• Manage their finances: Every nursing home resident has the right to manage their finances or have someone else manage them. The nursing facility is required to assist residents who cannot control their finances.
  • Choose their roommates: Each patient has the right to choose their roommates, as long as it does not violate the rights of other residents.
  • Participate in activities: Every nursing home resident has the right to participate in social, religious, and recreational activities. The nursing facility is required to provide residents with access to these activities.
  • Voice their complaints: Every nursing home patient has the right to voice their complaints about the quality of care they receive without fear of retaliation.
  • Be free from chemical and physical restraints: No nursing home patient can be subjected to chemical (like medications) or physical (like bed rails) restraints used for the staff's convenience or to discipline the resident.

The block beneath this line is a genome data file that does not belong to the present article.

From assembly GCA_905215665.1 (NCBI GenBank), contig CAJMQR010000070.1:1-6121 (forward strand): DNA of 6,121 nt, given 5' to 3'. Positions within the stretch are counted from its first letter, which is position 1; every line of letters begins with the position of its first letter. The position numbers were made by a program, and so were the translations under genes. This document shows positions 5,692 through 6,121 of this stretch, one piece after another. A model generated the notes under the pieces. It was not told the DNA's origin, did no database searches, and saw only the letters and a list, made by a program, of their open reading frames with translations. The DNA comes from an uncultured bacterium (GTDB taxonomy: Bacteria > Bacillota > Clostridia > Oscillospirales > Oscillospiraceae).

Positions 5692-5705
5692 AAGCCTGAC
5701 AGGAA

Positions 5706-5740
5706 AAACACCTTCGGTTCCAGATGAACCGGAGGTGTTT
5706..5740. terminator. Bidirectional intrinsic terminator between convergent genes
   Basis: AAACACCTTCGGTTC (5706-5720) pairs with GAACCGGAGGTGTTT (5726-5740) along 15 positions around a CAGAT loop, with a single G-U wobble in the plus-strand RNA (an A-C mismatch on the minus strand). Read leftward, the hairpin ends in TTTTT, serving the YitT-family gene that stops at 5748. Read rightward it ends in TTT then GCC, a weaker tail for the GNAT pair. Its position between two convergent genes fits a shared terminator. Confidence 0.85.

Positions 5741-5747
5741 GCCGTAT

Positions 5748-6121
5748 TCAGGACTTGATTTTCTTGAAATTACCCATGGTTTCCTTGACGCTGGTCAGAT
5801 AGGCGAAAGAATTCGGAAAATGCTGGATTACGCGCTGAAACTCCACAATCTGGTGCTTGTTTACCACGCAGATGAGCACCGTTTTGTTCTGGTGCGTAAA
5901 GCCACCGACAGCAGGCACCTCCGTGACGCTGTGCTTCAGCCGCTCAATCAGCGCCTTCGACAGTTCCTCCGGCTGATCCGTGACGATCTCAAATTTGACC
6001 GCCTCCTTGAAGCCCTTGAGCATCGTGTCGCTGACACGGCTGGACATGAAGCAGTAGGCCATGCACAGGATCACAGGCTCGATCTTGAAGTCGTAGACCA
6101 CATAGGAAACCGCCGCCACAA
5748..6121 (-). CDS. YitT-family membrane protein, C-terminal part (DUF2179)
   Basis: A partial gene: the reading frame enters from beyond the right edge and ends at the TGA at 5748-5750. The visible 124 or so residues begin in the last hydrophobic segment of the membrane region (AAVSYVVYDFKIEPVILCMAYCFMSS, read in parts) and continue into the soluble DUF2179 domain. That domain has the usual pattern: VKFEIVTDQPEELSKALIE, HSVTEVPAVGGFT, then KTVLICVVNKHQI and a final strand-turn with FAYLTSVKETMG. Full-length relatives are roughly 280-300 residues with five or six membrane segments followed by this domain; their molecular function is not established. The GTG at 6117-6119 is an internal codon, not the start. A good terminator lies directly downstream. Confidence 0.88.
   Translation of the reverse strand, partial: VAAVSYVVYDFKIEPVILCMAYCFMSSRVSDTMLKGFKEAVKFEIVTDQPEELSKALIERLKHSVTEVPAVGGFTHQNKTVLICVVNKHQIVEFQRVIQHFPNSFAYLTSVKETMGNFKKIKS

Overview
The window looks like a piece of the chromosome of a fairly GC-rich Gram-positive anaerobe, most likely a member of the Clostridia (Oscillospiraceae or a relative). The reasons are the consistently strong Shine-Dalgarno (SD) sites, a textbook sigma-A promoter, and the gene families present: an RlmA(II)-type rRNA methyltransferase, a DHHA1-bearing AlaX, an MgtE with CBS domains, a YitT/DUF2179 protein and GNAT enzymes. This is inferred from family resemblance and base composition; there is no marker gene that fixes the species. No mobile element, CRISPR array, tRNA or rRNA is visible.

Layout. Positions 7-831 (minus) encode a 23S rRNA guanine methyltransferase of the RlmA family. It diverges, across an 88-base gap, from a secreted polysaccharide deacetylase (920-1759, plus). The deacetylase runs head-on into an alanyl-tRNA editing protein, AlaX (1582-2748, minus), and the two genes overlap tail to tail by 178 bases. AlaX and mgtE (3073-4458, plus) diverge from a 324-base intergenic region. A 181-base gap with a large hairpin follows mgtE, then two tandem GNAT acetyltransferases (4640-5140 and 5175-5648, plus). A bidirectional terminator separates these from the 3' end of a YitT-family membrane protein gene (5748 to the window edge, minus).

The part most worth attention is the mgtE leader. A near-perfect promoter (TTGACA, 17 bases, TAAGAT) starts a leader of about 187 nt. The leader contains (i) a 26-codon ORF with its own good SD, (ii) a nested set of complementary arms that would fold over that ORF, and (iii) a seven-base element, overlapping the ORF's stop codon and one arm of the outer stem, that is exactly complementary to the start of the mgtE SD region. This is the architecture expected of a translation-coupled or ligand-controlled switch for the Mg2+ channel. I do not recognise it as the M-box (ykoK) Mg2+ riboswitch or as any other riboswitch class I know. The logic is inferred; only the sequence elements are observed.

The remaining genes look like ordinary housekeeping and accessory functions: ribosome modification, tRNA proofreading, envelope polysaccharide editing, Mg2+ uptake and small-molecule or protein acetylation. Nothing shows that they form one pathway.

• Receive visitors: All patients have the right to receive visitors at any time unless a court order prohibits it.
  • Have access to their personal medical records: Every nursing home patient has the right to access their medical records.
  • Consent to or refuse treatment: Every resident has the right to consent to or refuse treatment of any kind, except in emergencies in most situations.
  • Be informed of their rights: Every nursing home resident has the right to be informed of their rights in writing and their native language.
  • Be free from being neglected and abused: Each resident has the right to be free from any type of neglect or abuse, including physical, mental, or financial. The patient has the right to be free from being sexually assaulted or abused.